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United States Department of Agriculture

Agricultural Research Service

Title: Visceral Tissue Growth and Proliferation During the Bovine Lactation Cycle

Authors
item Baldwin, Ransom
item Mcleod, Kyle - UNIV. KENTUCKY
item Capuco, Anthony

Submitted to: Journal of Dairy Science
Publication Type: Peer Reviewed Journal
Publication Acceptance Date: August 18, 2003
Publication Date: September 1, 2004
Citation: Baldwin, R.L., Mcleod, K.R., Capuco, A.V. 2004. Visceral tissue growth and proliferation during the bovine lactation cycle. Journal of Dairy Science.87:2977-2986.

Interpretive Summary: Twenty one multiparous, nonpregnant, lactating dairy cows were used to assess the impact of stage of lactation on visceral tissue mass and small intestinal cell proliferation. Four to six cows were slaughtered at each of four stages of lactation: 14, 90, 120, and 240 d of lactation and visceral organs were removed, separated, and weighed. Additionally, intestinal lengths were determined and tissue sections were sampled for composition analysis and immunohistochemical analysis of proliferation (Ki-67 and BrdU incorporation). Duodenal mucosa was obtained by scraping with a glass slide and incubated for 1 h in the presence of tritiated-thymidine to assess proliferative activity. Dry matter intake by the cows increased with stage of lactation through d 90 and thereafter remained similar through d 240 (quadratic; P < 0.01). Conversely, carcass weight and empty body weight declined with stage of lactation through d 120 and increased thereafter (quadratic; P < 0.01). When corrected for cow size by dividing by empty body weight, rumen, small intestine, and liver weights increased with increasing stage of lactation, increasing from 14 to 120 d and declining through 240 d. However, stage of lactation did not have a measurable affect on reticulum, omasum, abomasum, or large intestine weights when corrected for cow size. Visceral adipose tissue mass as a percentage of empty body weight declined with stage of lactation to a minimum at 120 d and had increased by 240 d. Concentrations of RNA and DNA of digestive tract organs were largely unaffected by stage of lactation with the exception of the liver DNA concentration through d 120. Although mitotic indicies (Ki-67) was unaffected by stage of lactation, BrdU incorporation in jejunal segments exhibited a response with stage of lactation. Tritiated thymidine incorporation by duodenal epithelial tissue increased with stage of lactation through d 120, declining thereafter. These data demonstrate that dairy cattle visceral tissues increase in mass, as a percentage of empty body weight, as a result of hyperplastic growth in order to meet the energetic demands of lactation.

Technical Abstract: Twenty one multiparous, nonpregnant, lactating dairy cows were used to assess the impact of stage of lactation on visceral tissue mass and small intestinal cell proliferation. Cows were housed in tie stalls with 12 h of light/dark and were milked twice daily at 0700 and 1800 h. Cows had ad libitum access to water and a common corn silage based total mixed ration. Four to six cows were slaughtered at each of four stages of lactation: 14 d (n = 4), 90 d (n = 5), 120 d (n = 6) and 240 d (n = 6) of lactation. Following exsanguination, visceral organs were separated and weighed. Additionally, intestinal lengths were determined and tissue sections were sampled for composition analysis and immunohistochemical analysis of proliferation (Ki-67 and BrdU incorporation). Duodenal mucosa (100 mg) was obtained by scraping with a glass slide and incubated for 1 h in the presence of tritiated-thymidine to assess proliferative activity. Dry matter intake increased with stage of lactation through d 90 and thereafter remained similar through d 240 (quadratic; P < 0.01). Conversely, carcass weight and empty body wt. (EBW) declined with stage of lactation through d 120 and increased thereafter (quadratic; P < 0.01). As a percentage of EBW, ruminal and small intestinal and liver weights increased with increasing stage of lactation (quadratic; P < 0.01), increasing from 14 to 120 d and declining through 240 d. However, stage of lactation did not have a measurable affect on reticular, omasal, abomasal, or large intestinal weights as a percentage of EBW (P > 0.1). Visceral adipose tissue mass as a percentage of EBW declined with stage of lactation to a minimum at 120 d and had increased by 240 d (quadratic; P <0.05). Concentrations of RNA and DNA of digestive tract organs were largely unaffected by stage of lactation with the exception of the liver DNA concentration through d 120 (quadratic; P < 0.05). Although mitotic indicies (Ki-67) was unaffected by stage of lactation, BrdU incorporation in Jejunal Crypts exhibited a cubic response (P < 0.05) with stage of lactation. Tritiated-thymidine incorporation by duodenal epithelial tissue increased with stage of lactation through d 120, declining thereafter (quadratic, P < 0.01). These data demonstrate that dairy cattle visceral tissues increase in mass, as a percentage of EBW, as a result of hyperplastic growth in order to meet the energetic demands of lactation.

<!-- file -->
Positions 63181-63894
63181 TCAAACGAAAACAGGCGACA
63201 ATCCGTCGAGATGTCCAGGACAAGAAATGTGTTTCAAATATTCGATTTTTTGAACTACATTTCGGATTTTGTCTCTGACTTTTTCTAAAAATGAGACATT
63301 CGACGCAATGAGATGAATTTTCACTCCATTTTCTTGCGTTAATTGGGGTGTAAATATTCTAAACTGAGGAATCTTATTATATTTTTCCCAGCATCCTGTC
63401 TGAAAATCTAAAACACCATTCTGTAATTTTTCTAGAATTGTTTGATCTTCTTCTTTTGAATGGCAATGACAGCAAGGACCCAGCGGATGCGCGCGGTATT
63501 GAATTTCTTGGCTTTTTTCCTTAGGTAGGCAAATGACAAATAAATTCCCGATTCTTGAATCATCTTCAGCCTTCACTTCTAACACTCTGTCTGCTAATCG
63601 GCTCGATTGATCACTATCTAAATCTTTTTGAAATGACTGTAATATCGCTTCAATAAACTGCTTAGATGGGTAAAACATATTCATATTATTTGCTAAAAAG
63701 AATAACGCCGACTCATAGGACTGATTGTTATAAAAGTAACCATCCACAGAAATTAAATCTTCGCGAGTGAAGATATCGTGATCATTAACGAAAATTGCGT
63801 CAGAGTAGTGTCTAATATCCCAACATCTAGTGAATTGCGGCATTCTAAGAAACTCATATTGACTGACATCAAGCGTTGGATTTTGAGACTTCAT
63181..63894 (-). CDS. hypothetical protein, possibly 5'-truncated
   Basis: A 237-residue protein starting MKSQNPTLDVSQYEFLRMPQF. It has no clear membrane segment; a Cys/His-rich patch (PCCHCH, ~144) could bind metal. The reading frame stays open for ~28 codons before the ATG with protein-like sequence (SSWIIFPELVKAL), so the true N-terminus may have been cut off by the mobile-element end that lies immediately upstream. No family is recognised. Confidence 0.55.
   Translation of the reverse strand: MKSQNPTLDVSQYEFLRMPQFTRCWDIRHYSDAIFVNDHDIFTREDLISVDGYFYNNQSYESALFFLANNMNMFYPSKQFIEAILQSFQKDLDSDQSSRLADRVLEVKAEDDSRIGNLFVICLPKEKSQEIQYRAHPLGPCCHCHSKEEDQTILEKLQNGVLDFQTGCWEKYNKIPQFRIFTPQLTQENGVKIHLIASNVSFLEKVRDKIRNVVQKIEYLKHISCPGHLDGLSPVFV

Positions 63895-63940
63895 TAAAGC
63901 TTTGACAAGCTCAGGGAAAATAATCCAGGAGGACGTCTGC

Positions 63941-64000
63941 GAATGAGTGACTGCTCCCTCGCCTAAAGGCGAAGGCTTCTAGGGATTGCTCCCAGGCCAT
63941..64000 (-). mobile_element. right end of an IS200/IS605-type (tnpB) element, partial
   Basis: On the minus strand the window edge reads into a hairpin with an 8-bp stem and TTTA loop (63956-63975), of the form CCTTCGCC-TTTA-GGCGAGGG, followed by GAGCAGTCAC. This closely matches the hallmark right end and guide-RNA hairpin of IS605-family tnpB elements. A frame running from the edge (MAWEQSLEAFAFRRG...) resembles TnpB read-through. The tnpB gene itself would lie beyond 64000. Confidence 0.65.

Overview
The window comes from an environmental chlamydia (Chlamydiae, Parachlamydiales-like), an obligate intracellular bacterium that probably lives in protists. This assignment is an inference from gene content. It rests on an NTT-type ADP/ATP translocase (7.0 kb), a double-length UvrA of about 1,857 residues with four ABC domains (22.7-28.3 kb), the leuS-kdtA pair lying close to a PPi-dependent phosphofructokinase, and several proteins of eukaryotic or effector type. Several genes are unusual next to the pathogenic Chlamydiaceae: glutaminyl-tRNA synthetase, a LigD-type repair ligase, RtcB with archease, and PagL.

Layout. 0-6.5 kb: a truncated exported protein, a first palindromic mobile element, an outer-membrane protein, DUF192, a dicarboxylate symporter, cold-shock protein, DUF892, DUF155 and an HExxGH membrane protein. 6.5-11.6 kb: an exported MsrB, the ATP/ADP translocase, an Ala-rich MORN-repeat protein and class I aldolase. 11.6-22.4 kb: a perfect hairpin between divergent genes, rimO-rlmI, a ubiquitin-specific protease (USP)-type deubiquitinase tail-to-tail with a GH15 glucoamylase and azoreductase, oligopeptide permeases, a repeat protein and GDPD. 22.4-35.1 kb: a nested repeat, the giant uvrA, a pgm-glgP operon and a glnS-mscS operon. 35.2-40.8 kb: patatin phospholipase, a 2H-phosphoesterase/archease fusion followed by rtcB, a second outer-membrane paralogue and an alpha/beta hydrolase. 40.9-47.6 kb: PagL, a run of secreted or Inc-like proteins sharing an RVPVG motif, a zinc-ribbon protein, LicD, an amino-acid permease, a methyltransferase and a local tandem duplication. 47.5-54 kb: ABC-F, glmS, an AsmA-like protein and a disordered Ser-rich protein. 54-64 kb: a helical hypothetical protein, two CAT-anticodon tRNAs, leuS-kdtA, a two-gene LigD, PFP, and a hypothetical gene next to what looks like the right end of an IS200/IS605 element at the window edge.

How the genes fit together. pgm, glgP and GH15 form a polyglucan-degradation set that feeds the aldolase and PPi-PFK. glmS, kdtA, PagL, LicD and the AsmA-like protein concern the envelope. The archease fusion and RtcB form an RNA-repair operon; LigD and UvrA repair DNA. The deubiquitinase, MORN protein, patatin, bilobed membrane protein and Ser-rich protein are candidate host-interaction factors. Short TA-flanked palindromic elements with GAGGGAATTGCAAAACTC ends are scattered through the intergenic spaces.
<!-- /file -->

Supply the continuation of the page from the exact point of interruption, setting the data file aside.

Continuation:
Last Modified: 4/19/2014
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